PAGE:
The u-ground-press-approved brand of danger is usually concerned with surface-cool. Bands can clumsily string together two-three-four nonsensical and choppy punk fragments into one incoherent mish-mash of presumptuous crud, stamp a thin layer of KBD- or art-contrived "attitude" on it (tenth-generation allusions to drugs! sex! violence!), and the 'zines and message boards and gaping mouths flood with reports of amazing, chaotic output. Meanwhile, the band carries on with all the grace of a 9-year-old downie who proudly displays his D- math quiz: I DONE GOOD.

If there's even a slight element of instability or whimsy in a group's live show, they become, of course, the most INSANE, CRAZY, FUCKED-UP BAND ON THE PLANET. Well, I must be a cynical ass, because I expect insane, crazy, fucked-up behavior from all punk/rock 'n' roll bands. It's the nature of the music. Falling down and breaking bottles be damned -- if you're truly disturbed, I anticipate MY blood on YOU. Not vicey-versey.

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Speaking of drugs: Unless you're serious about your serious use of serious drugs, stop singing about it. I don't buy it.

Mike Hudson didn't actually live on the street where nobody lives. The guy in Tapeworm wouldn't actually break his face, even if he wanted to. And no one in Pere Ubu ever flew 30 seconds over Tokyo. The difference between these examples and your band, aside from the obvious, is that these people are creating exaggerated and and funny and interesting characters in the name of entertainment; you're dredging up rehashed storybook punk archetypes and, worse yet, casually attempting to smear the lines between fantasy and fact, all in the name of trying to look like a desperate hard-ass.

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I'm not a desperate hard-ass. I wear a tie to work. And I drink tea. Every day.

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The Clone Defects were one of the best genuinely depraved, fucked-up and FUN bands of the last few years or so. Unpredictable? Sure. Dangerous? To an extent, yes. Violent? Not really. But they didn't need to be -- it was always bubbling underneath. And they were true eccentrics, authentic abberrations submerged in a sea of wanna-bes who envied -- ENVIED -- both the sound and the presence of four guys who probably started playing r'n'r because, in such a miserable goddamned world, it's all that kept 'em from offing themselves.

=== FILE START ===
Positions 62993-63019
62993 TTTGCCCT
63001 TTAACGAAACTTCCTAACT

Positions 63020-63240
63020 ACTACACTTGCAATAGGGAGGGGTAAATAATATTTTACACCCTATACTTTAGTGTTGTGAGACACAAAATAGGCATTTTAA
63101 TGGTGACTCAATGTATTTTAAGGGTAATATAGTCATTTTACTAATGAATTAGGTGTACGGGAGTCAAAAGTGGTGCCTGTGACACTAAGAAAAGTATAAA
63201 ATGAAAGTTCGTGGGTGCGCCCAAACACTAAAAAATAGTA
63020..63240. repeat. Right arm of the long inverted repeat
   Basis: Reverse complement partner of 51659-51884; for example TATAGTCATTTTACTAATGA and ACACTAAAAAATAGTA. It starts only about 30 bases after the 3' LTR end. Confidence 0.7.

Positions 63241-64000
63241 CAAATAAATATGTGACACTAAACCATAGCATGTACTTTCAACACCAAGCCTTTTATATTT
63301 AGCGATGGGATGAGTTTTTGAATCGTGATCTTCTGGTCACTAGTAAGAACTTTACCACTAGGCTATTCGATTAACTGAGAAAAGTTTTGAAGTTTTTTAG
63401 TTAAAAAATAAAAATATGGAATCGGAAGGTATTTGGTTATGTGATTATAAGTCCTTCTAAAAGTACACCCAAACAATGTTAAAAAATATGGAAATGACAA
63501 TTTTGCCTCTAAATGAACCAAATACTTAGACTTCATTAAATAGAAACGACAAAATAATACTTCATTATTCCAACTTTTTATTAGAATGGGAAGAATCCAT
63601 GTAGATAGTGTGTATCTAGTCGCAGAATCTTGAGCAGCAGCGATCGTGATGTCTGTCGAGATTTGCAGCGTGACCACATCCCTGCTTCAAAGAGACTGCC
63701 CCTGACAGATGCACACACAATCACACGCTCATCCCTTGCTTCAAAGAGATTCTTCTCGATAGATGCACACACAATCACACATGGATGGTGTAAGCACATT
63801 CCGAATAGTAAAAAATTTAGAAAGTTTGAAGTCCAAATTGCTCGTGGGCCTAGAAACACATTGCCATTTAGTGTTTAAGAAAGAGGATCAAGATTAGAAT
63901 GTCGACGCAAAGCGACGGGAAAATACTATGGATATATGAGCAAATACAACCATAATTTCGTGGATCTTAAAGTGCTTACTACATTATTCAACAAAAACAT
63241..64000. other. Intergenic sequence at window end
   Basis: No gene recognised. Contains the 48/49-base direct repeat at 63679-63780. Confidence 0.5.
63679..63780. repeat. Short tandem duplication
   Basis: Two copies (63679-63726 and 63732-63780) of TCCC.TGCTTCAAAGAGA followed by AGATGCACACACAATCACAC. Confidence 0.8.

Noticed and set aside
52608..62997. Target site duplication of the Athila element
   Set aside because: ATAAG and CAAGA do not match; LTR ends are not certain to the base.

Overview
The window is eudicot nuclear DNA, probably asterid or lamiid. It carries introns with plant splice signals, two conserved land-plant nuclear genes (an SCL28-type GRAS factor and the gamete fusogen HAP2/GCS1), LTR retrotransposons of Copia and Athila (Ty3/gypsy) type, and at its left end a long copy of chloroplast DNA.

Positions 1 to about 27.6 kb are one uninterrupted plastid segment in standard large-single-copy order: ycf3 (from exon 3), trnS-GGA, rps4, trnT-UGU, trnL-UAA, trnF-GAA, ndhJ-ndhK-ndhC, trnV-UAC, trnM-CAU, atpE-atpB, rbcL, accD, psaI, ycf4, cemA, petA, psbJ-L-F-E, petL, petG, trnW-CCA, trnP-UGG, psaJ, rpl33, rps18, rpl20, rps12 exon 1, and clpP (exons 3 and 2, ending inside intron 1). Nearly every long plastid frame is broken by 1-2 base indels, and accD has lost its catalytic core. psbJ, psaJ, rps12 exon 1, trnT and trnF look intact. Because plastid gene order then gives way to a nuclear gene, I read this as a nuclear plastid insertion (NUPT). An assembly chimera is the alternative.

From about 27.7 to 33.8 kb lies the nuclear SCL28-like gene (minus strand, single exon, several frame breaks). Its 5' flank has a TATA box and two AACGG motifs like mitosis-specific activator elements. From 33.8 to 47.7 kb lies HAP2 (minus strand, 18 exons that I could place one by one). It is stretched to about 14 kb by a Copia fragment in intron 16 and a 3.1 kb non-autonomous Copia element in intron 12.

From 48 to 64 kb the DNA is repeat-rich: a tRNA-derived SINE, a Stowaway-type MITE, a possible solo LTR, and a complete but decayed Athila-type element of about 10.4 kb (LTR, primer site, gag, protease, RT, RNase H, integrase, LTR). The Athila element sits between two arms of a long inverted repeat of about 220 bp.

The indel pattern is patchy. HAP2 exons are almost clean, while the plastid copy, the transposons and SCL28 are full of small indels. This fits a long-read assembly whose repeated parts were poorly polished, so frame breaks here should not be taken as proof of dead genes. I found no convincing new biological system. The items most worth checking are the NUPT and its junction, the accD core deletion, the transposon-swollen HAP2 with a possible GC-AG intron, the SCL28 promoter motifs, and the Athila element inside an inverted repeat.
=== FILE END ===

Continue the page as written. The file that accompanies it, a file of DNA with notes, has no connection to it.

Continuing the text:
Funny to think that others are voluntarily wading in this misery in an attempt to collect pussy and u-ground prestige. A proper eulogy to the 'Defects would be the immediate disbanding of the next three poorly-executed KBD-themed groups (of which there is no shortage of right now), wherever they pop up in the U.S.

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I wish I had a solution. What's more, I wish I could say exactly what makes a band dangerous or reckless, because similar-sounding and -acting bands don't always usher in the same glee and excitement that comes with a group of loose cannons like the Clone Defects or the Piranhas or the Hunches. If I had an equation, I swear: I'd share it with outfits who needed it so's they could wake me up instead of lulling me to sleep at one of their "insane" shows.

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Bands: I hope you're angered by this column. You should probably beat me up. While you're playing. I'm about 5'11'', 140 lbs., soft in the middle, skinny in the limbs, never entered fisticuffs with anyone other than an older brother, faggy dyed-black bangs, a real scenester, yeah, smug look on my mug, a loudmouth, that's right, smoking other people's cigarettes, draining beers, whiskey-cokes, a pussy, a girl, easy prey. And I'm almost always right in front.

I dare you to intimidate me, spit on me, humiliate me. Or, hell, even look me in the eyes when you're singing about killing people and being powerful and fucked-up and crazy. I'll shake your hand after the show and bestow upon you the best bubblegum cigar money can buy.

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Or you can just peg me as a pseudo-intellectual. I think too much, a real egghead, can't have dumb fun. A real stiff collar. And so forth.

Contact:
Eric Lastname
1854 N. Cambridge Ave.
Milwaukee, WI 53202
E-mail: mrlastname@yahoo.com